Under-fire Tory peer: Complaints against me are revenge for Boris Johnson attack
An under-fire Conservative peer has accused his critics of seeking revenge after he attacked Boris Johnson's remarks about the burqa.
Lord Sheikh hit out at Tory colleagues who called for his explusion for attending a 2014 Tunisian conference allegedly addressed by extreme anti-Israel figures.
He accused them of a “politically motivated” attack in response to his call for Mr Johnson to be kicked out of the party for saying Muslim women who wear burqas look like "bank robbers" and "letter boxes".
And he reserved special criticism of Zac Goldsmith, saying the Richmond MP should have "learnt" from his "unsavoury remarks about Sadiq Khan" in the 2016 London mayoral election.
Mr Goldsmith and fellow Tory MP Robert Halfon submitted a formal complaint to Conservative HQ after Lord Sheikh admitted attending the Tunisian get-together.
But the peer - who founded the Conservative Muslim Forum - told the Radio 4 Today programme: “I think the complaints about me are politically motivated. I think the complaint against me is totally trivial.
“And I think these people who are trying to complain about me are perhaps doing this because I have talked about what Boris Johnson has said being wrong.”
He fumed: “I was very surprised about the fact that Zac Goldsmith has made the complaint.
“When Zac Goldsmith was standing for Mayor in the election he made some unsavoury remarks about Sadiq Khan and that campaign backfired.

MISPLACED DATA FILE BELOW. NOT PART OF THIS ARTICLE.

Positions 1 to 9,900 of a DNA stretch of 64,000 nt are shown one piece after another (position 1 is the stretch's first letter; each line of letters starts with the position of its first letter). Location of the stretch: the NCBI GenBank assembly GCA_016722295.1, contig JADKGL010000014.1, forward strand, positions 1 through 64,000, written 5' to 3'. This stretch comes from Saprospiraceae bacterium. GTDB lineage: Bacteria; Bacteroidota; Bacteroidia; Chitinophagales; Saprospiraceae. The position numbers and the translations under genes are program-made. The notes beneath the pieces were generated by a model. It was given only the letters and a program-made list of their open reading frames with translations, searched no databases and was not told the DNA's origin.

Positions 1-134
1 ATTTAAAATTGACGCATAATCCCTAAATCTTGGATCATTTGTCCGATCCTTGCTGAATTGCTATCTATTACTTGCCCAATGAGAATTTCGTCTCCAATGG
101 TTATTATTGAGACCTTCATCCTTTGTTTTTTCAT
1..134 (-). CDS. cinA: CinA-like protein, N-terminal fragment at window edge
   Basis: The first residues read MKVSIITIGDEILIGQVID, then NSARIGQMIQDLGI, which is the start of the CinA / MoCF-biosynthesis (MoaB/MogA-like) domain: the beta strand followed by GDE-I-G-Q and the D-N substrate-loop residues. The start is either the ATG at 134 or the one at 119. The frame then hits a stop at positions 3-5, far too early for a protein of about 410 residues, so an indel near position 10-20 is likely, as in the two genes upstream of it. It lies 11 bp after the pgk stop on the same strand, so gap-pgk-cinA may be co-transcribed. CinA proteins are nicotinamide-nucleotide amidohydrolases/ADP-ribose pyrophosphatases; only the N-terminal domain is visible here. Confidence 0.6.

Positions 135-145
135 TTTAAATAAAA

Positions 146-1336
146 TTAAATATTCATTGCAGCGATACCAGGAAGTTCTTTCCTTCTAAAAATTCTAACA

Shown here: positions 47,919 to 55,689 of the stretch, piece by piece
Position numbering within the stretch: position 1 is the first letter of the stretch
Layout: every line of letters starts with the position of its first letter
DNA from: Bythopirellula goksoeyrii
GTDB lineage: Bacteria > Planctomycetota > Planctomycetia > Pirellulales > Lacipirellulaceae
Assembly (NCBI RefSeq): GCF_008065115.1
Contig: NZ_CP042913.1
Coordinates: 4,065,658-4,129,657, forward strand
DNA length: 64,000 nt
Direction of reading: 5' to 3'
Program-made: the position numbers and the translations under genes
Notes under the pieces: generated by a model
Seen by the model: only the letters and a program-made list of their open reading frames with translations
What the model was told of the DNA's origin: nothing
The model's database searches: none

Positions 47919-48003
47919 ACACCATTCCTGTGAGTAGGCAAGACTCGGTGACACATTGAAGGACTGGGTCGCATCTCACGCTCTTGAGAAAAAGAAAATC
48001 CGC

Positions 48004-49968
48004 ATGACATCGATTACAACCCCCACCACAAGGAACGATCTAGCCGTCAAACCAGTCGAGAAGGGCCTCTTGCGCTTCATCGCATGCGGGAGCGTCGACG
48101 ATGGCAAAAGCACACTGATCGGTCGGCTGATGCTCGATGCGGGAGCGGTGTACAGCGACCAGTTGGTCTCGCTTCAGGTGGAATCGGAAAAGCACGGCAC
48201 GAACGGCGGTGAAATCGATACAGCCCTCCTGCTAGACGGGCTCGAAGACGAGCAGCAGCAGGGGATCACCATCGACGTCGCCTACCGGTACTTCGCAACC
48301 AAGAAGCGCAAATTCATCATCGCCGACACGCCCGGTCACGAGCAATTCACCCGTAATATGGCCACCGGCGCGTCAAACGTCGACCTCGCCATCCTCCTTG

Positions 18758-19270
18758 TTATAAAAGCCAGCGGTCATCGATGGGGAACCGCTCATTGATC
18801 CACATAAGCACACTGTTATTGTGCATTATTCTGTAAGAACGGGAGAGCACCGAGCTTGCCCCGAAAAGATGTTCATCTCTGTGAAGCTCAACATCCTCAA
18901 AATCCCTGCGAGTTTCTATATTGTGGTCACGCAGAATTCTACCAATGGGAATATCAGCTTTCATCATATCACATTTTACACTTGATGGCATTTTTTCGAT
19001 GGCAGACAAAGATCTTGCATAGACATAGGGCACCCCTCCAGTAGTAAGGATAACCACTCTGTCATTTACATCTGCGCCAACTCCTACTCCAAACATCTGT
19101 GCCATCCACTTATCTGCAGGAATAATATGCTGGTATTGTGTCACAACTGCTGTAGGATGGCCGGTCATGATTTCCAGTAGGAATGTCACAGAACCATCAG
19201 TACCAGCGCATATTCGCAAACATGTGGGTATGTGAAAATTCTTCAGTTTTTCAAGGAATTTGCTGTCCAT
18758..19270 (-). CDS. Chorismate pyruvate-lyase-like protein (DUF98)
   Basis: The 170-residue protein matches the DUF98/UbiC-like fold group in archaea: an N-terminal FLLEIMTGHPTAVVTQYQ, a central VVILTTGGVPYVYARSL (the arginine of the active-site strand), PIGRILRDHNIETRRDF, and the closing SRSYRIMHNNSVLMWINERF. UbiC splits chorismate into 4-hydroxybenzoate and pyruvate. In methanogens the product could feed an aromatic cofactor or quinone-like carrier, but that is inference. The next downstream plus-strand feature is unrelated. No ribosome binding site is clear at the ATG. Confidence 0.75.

"And I feel Zac Goldsmith should have learnt following his failure to be elected as Mayor of London.”
Mr Goldsmith was accused by critics of running a racially motivated campaign after it sought to link Mr Khan to extremist figures and sent out leaflets to Tamil Londoners suggesting he would tax their jewlery.
Lord Sheikh suggested his critics may be motivated by Islamophobia themselves.
And he insisted: "I am not anti-Semitic... In fact I am a member of the all-party group against anti-Semitism.
"I have some very good Jewish friends in Parliament and outside parliament. I am totally against anti-Semitism.”
The Tunisia event in question was the 'International Conference on Monitoring the Palestinian Political and Legal Situation in the Light of Israeli Aggression'.
It was the same conference attended by Jeremy Corbyn - after which the Labour leader joined a delegation for the now-infamous wreath-laying ceremony at a Palestinian “martyrs” graveyard.
According to reports, the get-together included a speech by senior Hamas figure Oussama Hamdan, who said violence was “magnificent” and claimed “Jews drank Christian blood”.
Ex-Tunisian foreign minister Othman Jerandi meanwhile told delegates: “ISIS and Israel are the same thing.”
But Lord Sheikh defended his decision to attend, saying he had done so in “good faith”.
“I was there because I feel we need to talk about these issues,” he told the programme.
“I did not meet any members of Hamas, I was not aware that there were people there who had extreme views. I am totally against extremism. I am totally against any kind of terrorism."
Speaking to PoliticsHome, Mr Goldsmith said: "Lord Sheikh's complaint about Boris Johnson is not relevant to this. What matter is that he attended an unpleasant event in Tunis, surrounded by dubious people, including those who glorify terrorism - and that my Party has rightly criticised Jeremy Corbyn for attending the same event.
"That Lord Sheikh now claims he was tired at the time, unaware of what was going on or even what the conference was titled is certainly an explanation, but not a very convincing one.
"I am conscious that anyone calling out extremism is going to be labelled Islamophobic by people who have a very direct interest in deflecting attention and criticism. But self-evidently it is no more Islamophobic to criticise Islamist extremism that it is Christianophobic to criticise white supremacists."
Mr Halfon was approached for comment.